When Prime Minister Narendra Modi told Parliamentary Affairs Minister Pralhad Joshi that he wanted to be informed if ministers skipped roster duty in Parliament, he sent an important message to his cabinet — and highlighted a critical failing of Indian democracy. With the political executive increasingly flexing its muscles in recent decades, the propensity for MPs to give short shrift to Parliament has been rising exponentially. The Indian electorate is treated to regular unedifying spectacles of MPs disrupting the House — in her sparkling maiden speech first-time MP Mahua Moitra referred to them as “professional hecklers” — forcing adjournment after adjournment. The result is that serious debate on any issue is rarely possible and the backlog of the legislative agenda has lengthened to gargantuan proportions. In the Budget session of 2018, for instance, actual work in the Lok Sabha took up just 12 to 30 minutes (out of a six-hour day) on most days and 11 minutes in the Rajya Sabha. In terms of productivity, the last winter session of the last Parliament was the third-lowest in the 16th Lok Sabha.
In that sense, the 17th Lok Sabha has proved a refreshing change. Armed with an expanded majority and helped perhaps by an opposition in disarray, this Budget session, which is due to adjourn on July 26, has been among the most productive in two decades, according to the non-profit think tank PRS Legislative Research. The Lok Sabha’s official working hours are 11 am to 6 pm with a one-hour break for lunch. In the current sessions, productivity — defined as the number of hours the house functioned as a percentage of the number of hours officially earmarked for it to work — has jumped 128 per cent with MPs spending 12 hours in session on occasion. In general, the National Democratic Alliance (both the one led by Atal Bihari Vajpayee and Mr Modi’s first term) has been more productive than the two terms of the United Progressive Alliance. Under Vajpayee, parliamentary productivity crossed 100 per cent five times in five years; in the 10 years of the UPA, productivity crossed that mark three times. In Mr Modi's first term, the comparable figure was six times. Although this pattern may say more about the BJP’s tactics in opposition, Mr Modi’s admonition to his Cabinet colleagues is a signal that he is keen to get on with things. He was also responding to complaints from Opposition leaders about the absence of ministers from the House. When Parliament is in session, a roster is prepared so that some Cabinet members are available to take questions from the opposition (conventionally, however, it is not mandatory for the PM, cabinet members or the speaker and deputy speaker to sign the attendance register, so verifying a minister’s attendance from the records is often difficult, hence the order to Mr Joshi).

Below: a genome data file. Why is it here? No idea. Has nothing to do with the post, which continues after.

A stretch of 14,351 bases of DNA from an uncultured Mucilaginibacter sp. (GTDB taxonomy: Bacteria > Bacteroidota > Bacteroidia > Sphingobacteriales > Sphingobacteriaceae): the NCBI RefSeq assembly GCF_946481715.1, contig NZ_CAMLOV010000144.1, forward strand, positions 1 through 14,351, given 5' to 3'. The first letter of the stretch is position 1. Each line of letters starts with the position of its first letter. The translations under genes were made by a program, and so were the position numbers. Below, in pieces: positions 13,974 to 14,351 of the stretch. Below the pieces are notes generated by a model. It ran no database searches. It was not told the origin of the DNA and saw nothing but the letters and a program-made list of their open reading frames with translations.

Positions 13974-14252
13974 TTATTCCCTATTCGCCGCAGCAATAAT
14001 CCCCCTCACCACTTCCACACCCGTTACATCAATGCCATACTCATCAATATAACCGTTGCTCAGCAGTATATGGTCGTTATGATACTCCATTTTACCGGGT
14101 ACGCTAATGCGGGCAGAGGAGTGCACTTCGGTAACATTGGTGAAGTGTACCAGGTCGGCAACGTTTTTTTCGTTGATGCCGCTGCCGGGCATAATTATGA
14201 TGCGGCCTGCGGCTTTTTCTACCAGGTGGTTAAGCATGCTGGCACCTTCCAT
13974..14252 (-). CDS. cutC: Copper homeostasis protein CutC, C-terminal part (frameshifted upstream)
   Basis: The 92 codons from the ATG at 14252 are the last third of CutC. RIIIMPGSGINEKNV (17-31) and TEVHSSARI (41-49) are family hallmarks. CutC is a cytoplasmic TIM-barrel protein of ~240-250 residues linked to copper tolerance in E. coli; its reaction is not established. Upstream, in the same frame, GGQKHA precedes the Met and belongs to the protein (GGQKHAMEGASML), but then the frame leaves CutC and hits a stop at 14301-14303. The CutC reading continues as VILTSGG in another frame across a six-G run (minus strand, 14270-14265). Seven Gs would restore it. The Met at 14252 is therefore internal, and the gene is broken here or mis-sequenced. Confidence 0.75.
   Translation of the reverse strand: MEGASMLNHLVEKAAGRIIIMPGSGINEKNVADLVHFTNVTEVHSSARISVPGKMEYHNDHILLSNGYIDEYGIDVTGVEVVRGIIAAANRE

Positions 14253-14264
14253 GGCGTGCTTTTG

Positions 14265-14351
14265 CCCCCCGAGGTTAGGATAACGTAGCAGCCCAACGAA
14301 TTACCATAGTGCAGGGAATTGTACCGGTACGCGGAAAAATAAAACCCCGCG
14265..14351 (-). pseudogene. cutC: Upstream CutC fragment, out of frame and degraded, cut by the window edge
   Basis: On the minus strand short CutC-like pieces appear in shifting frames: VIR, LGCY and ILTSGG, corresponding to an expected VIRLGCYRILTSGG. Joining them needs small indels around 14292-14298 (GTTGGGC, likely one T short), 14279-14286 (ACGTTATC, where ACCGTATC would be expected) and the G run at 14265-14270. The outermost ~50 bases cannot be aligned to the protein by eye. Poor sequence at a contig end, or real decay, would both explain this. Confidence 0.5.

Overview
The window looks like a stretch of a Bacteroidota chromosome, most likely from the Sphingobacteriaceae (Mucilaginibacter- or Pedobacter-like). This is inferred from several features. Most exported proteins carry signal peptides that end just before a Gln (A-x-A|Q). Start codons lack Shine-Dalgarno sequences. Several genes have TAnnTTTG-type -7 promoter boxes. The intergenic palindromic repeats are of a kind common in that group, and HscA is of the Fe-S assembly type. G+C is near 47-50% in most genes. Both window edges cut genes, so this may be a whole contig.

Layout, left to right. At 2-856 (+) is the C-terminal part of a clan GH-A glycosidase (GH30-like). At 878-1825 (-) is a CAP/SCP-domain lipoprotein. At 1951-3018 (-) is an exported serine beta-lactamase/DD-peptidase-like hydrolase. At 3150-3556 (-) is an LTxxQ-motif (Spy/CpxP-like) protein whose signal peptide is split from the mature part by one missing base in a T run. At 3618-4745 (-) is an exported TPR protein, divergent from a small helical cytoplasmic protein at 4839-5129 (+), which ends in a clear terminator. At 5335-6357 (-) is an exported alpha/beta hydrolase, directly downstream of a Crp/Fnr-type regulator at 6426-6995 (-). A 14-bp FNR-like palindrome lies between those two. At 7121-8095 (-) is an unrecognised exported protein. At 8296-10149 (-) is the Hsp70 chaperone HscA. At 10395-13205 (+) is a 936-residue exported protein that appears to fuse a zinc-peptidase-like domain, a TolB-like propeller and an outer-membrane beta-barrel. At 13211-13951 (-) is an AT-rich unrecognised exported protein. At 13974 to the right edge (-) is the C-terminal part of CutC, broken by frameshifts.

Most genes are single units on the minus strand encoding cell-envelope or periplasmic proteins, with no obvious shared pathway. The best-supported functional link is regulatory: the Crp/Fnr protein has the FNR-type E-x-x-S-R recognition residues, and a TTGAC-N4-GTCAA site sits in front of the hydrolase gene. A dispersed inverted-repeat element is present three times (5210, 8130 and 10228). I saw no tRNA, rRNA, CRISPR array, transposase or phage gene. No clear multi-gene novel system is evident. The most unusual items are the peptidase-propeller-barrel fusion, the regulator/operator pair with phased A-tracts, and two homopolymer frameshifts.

The legislative agenda in Mr Modi's second term is crowded with critical Bills to spur economic growth — among them a recalibration of the goods and services tax rates and fine-tuning the bankruptcy code — so a spurt in productivity is welcome. The concern, however, is that the third NDA’s brute majority in Parliament will narrow the space for debate and discussion on legislation, and this is where Opposition parties have a critical role to play. The Bill banning triple talaq is a case in point. In Mr Modi’s first term, the practice was banned by an Ordinance, which was promulgated three times. Its controversial clause stipulating jail for men who practise triple talaq has proved a sticking point in civil society. It is important that the wisdom or otherwise of this provision is thoroughly debated in the House so that the implications are properly understood.